With a heart grieving the unexpected loss of a dear friend (maid of honor, college adventure buddy, trusted confidant), I found myself alone with five full hours to obscurely wander the Tucson International Airport before flying home to Denver after her memorial. Often, in that zone of grief that comes with loss, all you can do is obscurely wander.

And so wander I did into one of those little airport shops that sell candy and beverages and magazines and books. I came across a shelf of books and reached halfheartedly for a few written lines that might divert the heavy sadness.

Into my hands, I received a gem.

The Source of Self-Regard is a forty-year compilation of the late Toni Morrison’s essays and speeches. Her words inspire contemplation and an invitation to linger beyond the threshold of a door Morrison holds open for her beloved reader/listener to enter:  the power of language, human rights, artist responsibility, the Afro-American presence in American literature, meditation, and eulogy. Morrison provides a walkway into her intellectual prowess and her keen interpretations of humanity past and present. She also shares intimate revelations about her writing process from the inception of a single image that begets the story arc to the intricate choice of each word in character thought or dialogue.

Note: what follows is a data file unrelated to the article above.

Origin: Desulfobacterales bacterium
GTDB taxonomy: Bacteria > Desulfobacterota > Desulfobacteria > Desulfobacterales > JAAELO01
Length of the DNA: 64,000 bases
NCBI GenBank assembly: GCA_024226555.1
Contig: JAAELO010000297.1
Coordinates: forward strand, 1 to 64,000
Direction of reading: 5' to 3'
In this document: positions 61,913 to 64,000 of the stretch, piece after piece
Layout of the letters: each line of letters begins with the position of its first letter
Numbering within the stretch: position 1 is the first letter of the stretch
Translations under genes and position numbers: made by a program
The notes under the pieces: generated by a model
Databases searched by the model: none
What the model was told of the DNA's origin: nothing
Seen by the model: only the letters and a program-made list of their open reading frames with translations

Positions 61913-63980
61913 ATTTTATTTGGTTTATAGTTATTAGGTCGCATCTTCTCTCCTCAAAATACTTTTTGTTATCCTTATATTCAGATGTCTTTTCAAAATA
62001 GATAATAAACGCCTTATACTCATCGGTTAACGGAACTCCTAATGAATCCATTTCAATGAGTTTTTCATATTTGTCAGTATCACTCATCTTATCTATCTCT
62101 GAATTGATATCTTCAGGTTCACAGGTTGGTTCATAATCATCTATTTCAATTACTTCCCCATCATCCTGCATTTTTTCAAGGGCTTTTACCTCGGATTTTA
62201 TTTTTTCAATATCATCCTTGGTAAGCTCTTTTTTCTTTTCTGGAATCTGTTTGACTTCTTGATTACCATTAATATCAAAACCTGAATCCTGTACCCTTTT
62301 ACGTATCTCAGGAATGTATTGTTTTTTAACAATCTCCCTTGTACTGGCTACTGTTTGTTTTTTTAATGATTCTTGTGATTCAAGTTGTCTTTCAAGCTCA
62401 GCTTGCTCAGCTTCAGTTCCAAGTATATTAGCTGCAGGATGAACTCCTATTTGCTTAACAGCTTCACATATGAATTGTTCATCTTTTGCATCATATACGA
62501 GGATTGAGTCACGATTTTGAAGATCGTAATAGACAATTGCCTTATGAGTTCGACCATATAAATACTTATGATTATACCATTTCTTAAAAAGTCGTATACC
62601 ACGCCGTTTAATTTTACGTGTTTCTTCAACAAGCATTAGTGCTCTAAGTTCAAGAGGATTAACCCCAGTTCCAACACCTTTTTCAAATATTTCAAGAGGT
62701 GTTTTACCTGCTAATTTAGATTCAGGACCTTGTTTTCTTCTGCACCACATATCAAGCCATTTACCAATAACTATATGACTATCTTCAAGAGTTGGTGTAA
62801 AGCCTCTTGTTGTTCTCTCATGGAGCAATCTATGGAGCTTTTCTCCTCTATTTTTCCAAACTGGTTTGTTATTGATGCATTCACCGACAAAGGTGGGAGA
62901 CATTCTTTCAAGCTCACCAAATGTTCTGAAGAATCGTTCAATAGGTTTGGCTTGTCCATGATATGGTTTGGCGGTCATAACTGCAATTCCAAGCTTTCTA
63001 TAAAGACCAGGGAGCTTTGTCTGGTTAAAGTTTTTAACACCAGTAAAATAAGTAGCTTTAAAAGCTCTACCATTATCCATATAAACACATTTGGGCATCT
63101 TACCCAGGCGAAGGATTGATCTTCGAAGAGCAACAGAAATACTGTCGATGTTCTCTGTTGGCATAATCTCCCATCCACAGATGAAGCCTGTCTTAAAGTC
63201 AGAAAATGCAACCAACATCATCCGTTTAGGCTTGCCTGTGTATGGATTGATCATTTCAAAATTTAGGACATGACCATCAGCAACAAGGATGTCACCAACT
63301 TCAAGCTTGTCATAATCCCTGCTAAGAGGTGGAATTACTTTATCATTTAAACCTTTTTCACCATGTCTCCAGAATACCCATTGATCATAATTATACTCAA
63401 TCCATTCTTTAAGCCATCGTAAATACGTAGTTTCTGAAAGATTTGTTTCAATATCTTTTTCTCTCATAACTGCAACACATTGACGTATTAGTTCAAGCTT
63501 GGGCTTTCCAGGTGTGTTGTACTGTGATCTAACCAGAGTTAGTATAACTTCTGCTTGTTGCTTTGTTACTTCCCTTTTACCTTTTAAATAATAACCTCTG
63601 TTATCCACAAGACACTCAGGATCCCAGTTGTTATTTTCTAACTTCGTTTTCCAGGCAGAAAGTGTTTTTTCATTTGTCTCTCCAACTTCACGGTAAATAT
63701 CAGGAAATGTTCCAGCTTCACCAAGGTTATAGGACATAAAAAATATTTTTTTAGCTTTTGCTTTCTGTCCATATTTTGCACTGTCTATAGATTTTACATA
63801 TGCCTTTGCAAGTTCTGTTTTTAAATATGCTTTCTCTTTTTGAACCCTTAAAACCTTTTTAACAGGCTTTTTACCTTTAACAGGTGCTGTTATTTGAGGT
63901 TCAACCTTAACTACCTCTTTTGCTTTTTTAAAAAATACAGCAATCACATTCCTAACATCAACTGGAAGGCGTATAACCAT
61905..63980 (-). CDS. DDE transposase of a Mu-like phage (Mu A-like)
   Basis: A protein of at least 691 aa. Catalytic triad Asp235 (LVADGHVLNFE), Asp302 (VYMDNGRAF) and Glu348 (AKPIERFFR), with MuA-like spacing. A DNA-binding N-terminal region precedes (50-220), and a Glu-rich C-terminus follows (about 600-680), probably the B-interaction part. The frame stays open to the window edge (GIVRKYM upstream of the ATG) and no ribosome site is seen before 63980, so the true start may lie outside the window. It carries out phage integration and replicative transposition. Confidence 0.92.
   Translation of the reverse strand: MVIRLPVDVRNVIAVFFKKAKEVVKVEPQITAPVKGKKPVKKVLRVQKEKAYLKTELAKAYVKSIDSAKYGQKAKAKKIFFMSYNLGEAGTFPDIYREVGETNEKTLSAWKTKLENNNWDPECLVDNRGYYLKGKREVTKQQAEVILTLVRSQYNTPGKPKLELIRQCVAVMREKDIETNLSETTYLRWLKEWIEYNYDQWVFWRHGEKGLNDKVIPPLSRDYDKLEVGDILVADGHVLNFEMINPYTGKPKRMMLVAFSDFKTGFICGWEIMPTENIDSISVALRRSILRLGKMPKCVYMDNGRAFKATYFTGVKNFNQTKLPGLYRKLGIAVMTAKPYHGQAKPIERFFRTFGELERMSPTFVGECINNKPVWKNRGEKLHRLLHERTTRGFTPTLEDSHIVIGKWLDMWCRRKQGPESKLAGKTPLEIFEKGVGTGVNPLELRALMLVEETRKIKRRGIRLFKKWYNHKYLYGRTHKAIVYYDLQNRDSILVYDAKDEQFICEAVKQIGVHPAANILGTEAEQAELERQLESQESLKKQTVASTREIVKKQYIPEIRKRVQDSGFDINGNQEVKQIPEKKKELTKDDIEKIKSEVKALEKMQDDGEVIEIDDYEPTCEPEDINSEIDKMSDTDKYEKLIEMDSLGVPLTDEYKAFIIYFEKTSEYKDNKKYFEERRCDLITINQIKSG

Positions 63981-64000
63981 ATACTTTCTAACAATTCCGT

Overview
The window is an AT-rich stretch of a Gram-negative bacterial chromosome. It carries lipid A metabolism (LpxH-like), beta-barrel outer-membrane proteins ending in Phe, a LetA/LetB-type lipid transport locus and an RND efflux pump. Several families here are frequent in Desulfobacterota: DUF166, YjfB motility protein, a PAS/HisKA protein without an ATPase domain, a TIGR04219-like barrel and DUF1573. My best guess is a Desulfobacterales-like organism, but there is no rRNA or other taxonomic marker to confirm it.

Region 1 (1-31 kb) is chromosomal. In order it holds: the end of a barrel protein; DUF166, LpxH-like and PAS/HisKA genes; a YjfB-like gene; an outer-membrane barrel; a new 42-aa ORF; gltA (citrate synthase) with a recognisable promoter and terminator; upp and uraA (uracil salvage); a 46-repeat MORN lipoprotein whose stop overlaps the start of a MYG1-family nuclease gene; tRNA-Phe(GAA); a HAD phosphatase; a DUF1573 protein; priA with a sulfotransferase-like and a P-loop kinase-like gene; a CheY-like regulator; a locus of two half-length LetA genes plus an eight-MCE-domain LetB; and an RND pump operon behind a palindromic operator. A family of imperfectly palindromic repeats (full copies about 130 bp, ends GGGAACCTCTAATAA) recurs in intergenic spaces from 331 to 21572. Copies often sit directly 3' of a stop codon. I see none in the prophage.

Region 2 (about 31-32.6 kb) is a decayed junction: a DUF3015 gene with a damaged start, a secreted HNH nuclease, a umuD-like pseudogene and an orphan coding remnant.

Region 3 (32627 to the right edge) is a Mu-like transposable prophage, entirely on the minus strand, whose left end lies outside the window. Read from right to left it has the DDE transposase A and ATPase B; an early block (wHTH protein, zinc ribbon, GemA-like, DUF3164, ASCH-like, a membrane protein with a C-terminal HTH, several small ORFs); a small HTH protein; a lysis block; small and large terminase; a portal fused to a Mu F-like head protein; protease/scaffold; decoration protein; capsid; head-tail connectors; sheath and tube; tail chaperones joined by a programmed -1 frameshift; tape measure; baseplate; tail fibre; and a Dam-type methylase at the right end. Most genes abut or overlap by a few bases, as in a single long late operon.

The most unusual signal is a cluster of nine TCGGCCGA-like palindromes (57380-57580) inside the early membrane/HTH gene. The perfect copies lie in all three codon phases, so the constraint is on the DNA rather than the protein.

I have read, reread, and highlighted her words. I will read them again. And again.

I wonder about the timing of finding this book. There seemed to be a synchronicity about wandering through the airport and happening upon this compelling work of art as I grieved the loss of my beautiful and dear friend. Perhaps it was her kind intercession that brought this book into my hands because she herself was full of kindness. Her lovely spirit had already gathered family and friends, old and new, back together again in the memory of her vitality, laughter, and regard for life and the Creator. And that this contemplative masterpiece by an African American author came into my hands upon departure from my friend’s memorial service and on the cusp of this month’s U.S. observance of Black History Month made it all the sweeter and synchronous.

Let us savor the gift of the human spirit.

We are the moral inhabitants of the globe. To deny this, regardless of our feeble attempts to live up to it, is to lie in prison. Of course there is cruelty. Cruelty is a mystery. But if we see the world as one long brutal game, then we bump into another mystery, the mystery of beauty, of light, the canary that sings on the skull….Unless all ages and all races of man have been deluded…there seems to be such a thing as grace, such a thing as beauty, such a thing as harmony…all wholly free and available to us.
—Toni Morrison, “Moral Inhabitants”

Thanks for stopping by.

Morrison, Toni, The Source of Self-Regard, Selected Essays, Speeches, and Meditations. Vintage International Books, A Division of Penguin Random House LLC, New York. 2019.